Brute Force and Dictionary attacks attempt to create a password that generates the same hash as your actual password.
Rainbow Tables work in reverse. They look at the hash and then attempt to generate a password.
This link gives good background;http://en.wikipedia.org/wiki/Rainbow_table
how do i check what hash is created by my password??
Don't worry about that, just make your password strong.
To make it strong don't use words or names.
Do make it long, mix upper and lower case and include digits and other special characters.
That of course makes it difficult to remember your password!
To get round that a good strategy is to use a phrase that you can remember easily then change and add characters. For example you might use a line of poetry, a book title, or a film title.
e.g. you might start with "Autumn season of mist" and create the password "Autumn_5ea50n_0f_m15t#"
Another strategy is to hide your password in plain view, for example "emw122AE!!" is my monitor model written backwards with a couple of exclamations on the end. It cannot be cracked by a Dictionary attack as it is not word based, and it would be difficult to Brute Force because it a resonably long alphanumeric with upper and lower case and special characters. At the same time I could easily remember it because it is more or less written right in front of me.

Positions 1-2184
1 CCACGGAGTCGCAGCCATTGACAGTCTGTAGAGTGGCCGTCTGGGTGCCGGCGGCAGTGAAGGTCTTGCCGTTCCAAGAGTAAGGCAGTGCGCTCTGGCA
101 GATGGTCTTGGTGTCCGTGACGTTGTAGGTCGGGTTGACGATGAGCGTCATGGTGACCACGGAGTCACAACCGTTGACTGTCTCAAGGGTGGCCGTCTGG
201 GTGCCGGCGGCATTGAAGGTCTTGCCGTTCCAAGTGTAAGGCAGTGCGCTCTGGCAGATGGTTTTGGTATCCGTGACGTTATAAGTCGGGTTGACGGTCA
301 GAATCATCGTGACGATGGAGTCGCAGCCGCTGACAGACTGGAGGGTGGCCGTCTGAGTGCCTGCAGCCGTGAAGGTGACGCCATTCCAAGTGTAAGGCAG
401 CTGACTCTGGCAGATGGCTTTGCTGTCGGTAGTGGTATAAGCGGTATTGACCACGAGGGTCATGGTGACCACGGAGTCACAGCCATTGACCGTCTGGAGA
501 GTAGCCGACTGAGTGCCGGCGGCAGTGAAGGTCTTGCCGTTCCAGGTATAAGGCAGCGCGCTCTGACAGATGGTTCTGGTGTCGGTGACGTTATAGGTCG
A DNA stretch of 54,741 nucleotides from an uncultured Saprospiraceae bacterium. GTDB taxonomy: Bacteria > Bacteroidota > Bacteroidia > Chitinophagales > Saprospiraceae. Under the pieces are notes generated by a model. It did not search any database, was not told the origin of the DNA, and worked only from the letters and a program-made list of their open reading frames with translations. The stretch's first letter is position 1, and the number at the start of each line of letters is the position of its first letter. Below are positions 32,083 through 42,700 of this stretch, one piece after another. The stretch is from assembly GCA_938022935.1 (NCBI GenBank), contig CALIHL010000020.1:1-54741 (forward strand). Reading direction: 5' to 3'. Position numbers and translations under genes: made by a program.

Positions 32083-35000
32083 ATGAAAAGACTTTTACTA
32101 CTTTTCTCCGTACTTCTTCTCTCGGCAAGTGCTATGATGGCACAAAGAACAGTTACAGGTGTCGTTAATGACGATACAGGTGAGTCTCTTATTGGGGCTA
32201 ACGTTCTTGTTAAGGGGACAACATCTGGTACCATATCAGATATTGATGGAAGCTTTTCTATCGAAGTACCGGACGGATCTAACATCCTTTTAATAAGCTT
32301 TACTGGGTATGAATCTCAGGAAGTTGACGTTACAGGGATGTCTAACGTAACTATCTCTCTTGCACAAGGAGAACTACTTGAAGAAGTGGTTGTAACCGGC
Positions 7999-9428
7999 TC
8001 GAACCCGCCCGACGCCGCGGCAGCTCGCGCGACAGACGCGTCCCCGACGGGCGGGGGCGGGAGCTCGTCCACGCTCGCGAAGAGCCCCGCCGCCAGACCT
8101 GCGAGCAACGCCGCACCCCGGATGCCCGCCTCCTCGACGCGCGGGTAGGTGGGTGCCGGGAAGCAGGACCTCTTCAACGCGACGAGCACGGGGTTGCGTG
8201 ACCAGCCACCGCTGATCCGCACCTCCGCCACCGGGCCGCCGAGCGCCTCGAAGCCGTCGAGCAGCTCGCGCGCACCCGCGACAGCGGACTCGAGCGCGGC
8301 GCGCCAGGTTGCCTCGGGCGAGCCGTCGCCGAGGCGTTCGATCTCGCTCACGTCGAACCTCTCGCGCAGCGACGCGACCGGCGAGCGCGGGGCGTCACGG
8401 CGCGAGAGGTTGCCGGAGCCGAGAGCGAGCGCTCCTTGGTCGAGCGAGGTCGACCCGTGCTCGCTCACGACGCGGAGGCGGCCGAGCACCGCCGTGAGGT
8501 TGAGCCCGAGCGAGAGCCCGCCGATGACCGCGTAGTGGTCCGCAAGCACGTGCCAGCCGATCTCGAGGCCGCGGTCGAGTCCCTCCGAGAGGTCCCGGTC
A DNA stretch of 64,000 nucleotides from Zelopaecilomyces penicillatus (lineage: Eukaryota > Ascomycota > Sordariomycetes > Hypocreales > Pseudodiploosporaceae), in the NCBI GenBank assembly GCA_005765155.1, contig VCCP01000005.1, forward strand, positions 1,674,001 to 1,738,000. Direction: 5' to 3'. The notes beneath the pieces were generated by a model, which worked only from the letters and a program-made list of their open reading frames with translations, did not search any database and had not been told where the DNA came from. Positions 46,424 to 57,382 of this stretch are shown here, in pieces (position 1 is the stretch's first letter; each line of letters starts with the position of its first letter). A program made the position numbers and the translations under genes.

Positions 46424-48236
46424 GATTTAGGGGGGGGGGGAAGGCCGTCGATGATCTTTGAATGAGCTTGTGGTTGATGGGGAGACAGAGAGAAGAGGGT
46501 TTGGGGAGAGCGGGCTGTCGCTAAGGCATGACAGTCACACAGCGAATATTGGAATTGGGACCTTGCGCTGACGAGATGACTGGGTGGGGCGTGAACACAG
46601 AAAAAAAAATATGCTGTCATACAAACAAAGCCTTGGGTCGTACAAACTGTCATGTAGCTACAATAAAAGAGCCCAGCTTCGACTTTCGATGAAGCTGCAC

use the same password on several sites. A site owner may well be able to see your password in plaintext. Once somebody knows your password for one site they will try it on others e.g. gmail, twitter, facebook.
Identity theft is a bit different from getting your password. Keep your personal information private. You can give madeup info to sites as long as you keep a record of what you gave